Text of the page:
There have been several reports in the past, where births have taken place through a transplanted uterus, however, from a living donor who is usually a relative or a friend. There have been ten previous attempts using a uterus from deceased donors in the Czech Republic, Turkey and the U.S. and none of them were successful.
The woman became pregnant through in vitro fertilization seven months after the transplant. Post delivery, doctors removed the womb, partly so that the mother would no longer have to take anti-rejection medicines.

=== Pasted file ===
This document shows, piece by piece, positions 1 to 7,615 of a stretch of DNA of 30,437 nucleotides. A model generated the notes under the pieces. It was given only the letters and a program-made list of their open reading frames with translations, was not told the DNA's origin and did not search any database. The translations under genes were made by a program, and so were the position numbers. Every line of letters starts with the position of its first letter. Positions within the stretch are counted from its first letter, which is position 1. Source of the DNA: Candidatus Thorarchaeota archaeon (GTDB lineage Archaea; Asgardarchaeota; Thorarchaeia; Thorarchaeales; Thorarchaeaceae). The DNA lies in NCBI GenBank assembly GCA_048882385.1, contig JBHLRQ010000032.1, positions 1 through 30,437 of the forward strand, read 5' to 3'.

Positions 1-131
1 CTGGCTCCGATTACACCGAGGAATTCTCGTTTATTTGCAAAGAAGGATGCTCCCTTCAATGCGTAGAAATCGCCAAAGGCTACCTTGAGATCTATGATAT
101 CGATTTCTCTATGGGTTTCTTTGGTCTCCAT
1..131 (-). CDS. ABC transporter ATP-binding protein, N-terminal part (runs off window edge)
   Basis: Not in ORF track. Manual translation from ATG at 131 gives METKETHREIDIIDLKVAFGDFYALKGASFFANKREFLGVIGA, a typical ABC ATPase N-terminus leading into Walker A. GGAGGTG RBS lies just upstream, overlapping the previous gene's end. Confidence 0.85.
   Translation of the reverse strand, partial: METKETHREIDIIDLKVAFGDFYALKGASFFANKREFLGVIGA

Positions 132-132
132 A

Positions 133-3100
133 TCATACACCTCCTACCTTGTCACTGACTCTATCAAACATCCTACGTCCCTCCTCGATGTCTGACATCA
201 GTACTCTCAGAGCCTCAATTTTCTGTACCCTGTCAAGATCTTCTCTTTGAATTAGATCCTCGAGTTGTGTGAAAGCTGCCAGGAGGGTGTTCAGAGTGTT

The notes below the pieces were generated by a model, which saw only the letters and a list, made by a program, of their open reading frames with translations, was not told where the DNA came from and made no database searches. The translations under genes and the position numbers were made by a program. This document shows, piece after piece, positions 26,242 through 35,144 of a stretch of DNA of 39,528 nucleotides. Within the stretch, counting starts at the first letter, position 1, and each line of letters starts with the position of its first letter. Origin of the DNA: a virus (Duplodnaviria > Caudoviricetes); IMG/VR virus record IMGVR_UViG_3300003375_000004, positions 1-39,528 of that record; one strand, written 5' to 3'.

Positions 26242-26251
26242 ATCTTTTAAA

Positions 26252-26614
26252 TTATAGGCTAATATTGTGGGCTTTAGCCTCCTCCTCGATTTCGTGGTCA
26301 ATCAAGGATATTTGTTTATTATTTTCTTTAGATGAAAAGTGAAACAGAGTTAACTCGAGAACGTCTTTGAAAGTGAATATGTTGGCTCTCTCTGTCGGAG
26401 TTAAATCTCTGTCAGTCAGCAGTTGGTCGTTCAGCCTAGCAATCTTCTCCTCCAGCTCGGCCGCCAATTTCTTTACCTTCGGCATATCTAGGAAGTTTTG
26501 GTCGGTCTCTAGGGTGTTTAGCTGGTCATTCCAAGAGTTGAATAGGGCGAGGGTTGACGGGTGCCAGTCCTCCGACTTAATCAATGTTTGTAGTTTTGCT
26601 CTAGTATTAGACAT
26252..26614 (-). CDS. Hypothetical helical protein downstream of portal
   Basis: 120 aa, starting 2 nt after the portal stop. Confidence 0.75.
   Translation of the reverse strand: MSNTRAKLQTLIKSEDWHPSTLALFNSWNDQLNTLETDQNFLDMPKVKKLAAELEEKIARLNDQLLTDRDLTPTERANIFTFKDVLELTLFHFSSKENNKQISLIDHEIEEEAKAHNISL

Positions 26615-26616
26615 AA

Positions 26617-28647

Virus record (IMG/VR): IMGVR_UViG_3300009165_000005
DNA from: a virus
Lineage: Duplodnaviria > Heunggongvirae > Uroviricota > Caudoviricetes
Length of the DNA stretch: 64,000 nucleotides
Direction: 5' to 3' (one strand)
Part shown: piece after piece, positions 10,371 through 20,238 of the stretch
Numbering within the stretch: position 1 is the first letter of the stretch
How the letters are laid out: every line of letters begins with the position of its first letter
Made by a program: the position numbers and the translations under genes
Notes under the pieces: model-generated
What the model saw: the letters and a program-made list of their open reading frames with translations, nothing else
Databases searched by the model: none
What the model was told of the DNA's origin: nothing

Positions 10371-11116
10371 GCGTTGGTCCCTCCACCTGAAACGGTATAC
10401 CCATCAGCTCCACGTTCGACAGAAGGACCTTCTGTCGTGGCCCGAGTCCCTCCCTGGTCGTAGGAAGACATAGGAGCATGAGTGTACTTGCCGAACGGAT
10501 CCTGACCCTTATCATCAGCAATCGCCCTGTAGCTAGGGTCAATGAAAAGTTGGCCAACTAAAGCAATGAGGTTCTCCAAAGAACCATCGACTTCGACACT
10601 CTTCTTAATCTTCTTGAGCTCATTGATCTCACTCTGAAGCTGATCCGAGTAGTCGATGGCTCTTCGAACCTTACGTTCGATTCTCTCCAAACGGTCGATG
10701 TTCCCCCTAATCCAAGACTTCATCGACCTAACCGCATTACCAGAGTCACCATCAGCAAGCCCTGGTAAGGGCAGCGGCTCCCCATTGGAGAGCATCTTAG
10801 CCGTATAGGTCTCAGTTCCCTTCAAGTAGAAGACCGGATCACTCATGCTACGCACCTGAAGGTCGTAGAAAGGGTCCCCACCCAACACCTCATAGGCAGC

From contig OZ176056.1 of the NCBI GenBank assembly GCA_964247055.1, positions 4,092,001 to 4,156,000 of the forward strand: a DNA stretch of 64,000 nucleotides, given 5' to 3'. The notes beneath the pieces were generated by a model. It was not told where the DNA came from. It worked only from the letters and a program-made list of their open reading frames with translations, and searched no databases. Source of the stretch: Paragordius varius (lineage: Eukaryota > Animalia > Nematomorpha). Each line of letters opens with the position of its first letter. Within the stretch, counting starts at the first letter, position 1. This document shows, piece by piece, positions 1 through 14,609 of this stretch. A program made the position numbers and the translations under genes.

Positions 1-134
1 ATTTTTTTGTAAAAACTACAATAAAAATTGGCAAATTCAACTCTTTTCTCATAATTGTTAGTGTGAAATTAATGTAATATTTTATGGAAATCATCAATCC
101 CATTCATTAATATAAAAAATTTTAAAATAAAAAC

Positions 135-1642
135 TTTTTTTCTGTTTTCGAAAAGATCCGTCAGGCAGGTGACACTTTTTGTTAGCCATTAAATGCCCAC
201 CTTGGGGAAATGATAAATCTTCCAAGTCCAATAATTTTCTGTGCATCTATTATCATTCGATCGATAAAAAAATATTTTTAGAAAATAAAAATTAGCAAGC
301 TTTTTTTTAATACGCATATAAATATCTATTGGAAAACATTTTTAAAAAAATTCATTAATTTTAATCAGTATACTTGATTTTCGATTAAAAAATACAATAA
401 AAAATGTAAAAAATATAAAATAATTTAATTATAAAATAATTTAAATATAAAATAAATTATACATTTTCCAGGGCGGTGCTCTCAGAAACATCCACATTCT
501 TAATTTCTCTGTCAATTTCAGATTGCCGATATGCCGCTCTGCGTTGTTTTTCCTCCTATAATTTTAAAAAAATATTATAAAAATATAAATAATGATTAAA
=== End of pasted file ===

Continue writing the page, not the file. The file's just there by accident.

The procedure was led by a Swedish doctor named Mats Brannstrom.
In 2016, doctors at the Cleveland Clinic transplanted a uterus from a deceased donor, but it failed after an infection developed.
“The Brazilian group has proven that using deceased donors is a viable option,” said Dr. Tommaso Falcone, “It may give us a bigger supply of organs than we thought were possible.”
“There are still lots of things we don’t understand about pregnancies, like how embryos implant,” said Dr. Cesar Diaz, “These transplants will help us understand implantation and every stage of pregnancy.”